3 to 5 p.m. PT, prime time 6-8 p.m. in New York City: “My Guys in the Desert,” starring Brent Musburger with oddsmaker Vinny Magliulo and senior analyst Amal Shah along with the legendary bookmaker Jimmy Vaccaro and other guests, including Josh Towers, a journeyman right-hander who pitched for the New York Yankees in 2009 when they won the World Series.
Weaving in and out of the studio is broadcast veteran Ron Flatter doing live 1-minute reads of the VSiN Action Updates. Such updates, with setups by Brent Musburger, air on terrestrial radio stations, and VSiN has partnered with Cheddar Big News, the Arena Football League and other outlets to provide content.
With rebroadcasts VSiN aspires to air 24/7 on radio and on its website with video streaming.
Outside the small, glass-encased studio you can see a massive lighted sports book, listing bets by numbers, as multiple TV screens show games or matches over the heads of ticket writers. Big comfortable seats can accommodate hundreds of bettors with a bar on one side and a $1.25 hot dog stand, usually with a long line, on the other side.
Passers-by stop to look into the studio while a VSiN program airs on one of the big TV screens. A nickel ($500 bet) for every time you can read their lips: “That’s Brent Musburger.”
INVESTORS: Laying a Bet on VSiN
VSiN is a big bet itself. It is built on a subscription revenue model, whether listeners are tuned into SiriusXM radio on Channel 204 or whether readers are subscribing to Point Spread Weekly for one issue ($9.99) or for $249.99 a year, which includes NFL and college football guides, also sold separately ($14.99).
Subscribers get a daily newsletter, and on the website (vsin.com) you can find podcasts, news stories and advertising, including VSiN merchandise with slogans like: “It’s Not Under Until It’s Over.”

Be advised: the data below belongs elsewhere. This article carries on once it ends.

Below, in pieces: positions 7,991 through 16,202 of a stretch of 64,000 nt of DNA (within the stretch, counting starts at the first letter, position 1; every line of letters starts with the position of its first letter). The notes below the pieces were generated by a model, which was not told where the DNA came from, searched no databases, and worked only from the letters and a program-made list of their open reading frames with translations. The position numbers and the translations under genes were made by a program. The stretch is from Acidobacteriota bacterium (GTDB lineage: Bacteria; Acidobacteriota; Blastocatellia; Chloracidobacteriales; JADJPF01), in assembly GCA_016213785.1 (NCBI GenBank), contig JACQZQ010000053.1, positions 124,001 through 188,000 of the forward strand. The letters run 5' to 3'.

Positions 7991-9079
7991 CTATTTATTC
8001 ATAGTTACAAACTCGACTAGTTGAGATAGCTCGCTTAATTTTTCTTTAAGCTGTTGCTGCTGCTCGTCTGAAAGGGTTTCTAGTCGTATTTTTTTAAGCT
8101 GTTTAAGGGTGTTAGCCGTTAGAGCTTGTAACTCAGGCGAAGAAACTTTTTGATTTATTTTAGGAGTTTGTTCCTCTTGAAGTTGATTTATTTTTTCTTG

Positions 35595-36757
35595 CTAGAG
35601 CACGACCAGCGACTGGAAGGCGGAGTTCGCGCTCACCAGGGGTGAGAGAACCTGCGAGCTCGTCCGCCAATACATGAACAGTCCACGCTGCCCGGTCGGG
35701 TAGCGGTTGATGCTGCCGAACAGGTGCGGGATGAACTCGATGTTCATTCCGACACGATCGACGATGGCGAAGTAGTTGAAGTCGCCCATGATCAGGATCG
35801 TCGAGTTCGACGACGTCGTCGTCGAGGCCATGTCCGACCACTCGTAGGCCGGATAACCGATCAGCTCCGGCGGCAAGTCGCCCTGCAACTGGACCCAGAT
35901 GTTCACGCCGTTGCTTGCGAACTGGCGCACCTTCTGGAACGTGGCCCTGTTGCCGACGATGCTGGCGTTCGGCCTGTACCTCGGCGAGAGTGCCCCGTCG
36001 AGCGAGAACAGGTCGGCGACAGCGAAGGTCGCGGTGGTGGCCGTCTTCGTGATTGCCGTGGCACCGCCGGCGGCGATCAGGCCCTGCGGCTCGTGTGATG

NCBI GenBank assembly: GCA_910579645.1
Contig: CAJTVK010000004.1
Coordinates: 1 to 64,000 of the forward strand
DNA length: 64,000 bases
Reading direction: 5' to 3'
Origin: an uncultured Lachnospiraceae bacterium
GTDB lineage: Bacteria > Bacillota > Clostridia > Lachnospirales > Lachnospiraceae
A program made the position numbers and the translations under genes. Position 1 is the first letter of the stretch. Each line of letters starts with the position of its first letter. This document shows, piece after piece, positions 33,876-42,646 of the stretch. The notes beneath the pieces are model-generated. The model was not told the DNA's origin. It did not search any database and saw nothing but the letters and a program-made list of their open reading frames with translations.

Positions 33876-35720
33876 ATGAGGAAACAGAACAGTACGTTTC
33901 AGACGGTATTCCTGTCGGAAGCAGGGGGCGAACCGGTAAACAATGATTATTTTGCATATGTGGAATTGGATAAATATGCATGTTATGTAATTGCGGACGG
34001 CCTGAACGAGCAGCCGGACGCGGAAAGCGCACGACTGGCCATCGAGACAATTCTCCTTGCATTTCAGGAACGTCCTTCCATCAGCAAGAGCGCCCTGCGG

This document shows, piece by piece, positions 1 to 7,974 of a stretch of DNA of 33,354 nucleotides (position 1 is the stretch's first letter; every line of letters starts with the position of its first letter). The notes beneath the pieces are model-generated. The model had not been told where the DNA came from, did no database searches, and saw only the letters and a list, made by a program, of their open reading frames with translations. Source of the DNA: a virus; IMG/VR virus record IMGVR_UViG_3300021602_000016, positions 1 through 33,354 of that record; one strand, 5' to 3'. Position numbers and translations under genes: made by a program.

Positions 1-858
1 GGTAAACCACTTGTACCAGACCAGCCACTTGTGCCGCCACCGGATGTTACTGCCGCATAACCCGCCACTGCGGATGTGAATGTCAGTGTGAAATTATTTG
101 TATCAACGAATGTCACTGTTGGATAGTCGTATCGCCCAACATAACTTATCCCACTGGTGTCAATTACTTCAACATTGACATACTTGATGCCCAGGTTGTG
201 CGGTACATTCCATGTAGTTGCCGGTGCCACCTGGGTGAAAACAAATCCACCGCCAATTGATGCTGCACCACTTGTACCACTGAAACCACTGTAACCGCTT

Both high rollers come from the East, where the dominoes began to fall in VSiN’s favor three weeks after the U.S. Supreme Court decision.
On June 5, 2018, Delaware became the first state beyond Nevada to legalize full-scale sports betting with Gov. John Carney placing a winning $10 bet on the Philadelphia Phillies baseball team to defeat the Chicago Cubs.
National Public Radio ended its news article on Delaware with this:
“Some gambling-addiction researchers are worried about the consequences of legalizing sports gambling. If you or a loved one have a gambling problem, consider calling the National Council on Problem Gambling’s hotline.”
That didn’t stop New Jersey, which followed within days to become the second state, behind Delaware, to legalize sports betting, “opening a new market of state-sanctioned gambling expected to lift the fortunes of racetracks and increase the allure of Atlantic City as a destination.”
In July the FanDuel Sportsbook, allowing betting on all major U.S. sports, opened at the Meadowlands Racetrack near where the NFL’s New York Jets and New York Giants will play.
Football is king in sports betting in Nevada (nearly 37 percent) with wagers on college football now rivaling pro football.
Vaccaro, VSiN’s senior linemaker, told the New York Times that last year for three consecutive weeks, for the first time that he could remember, betting on college football at South Point surpassed betting on the NFL by as much as $400,000.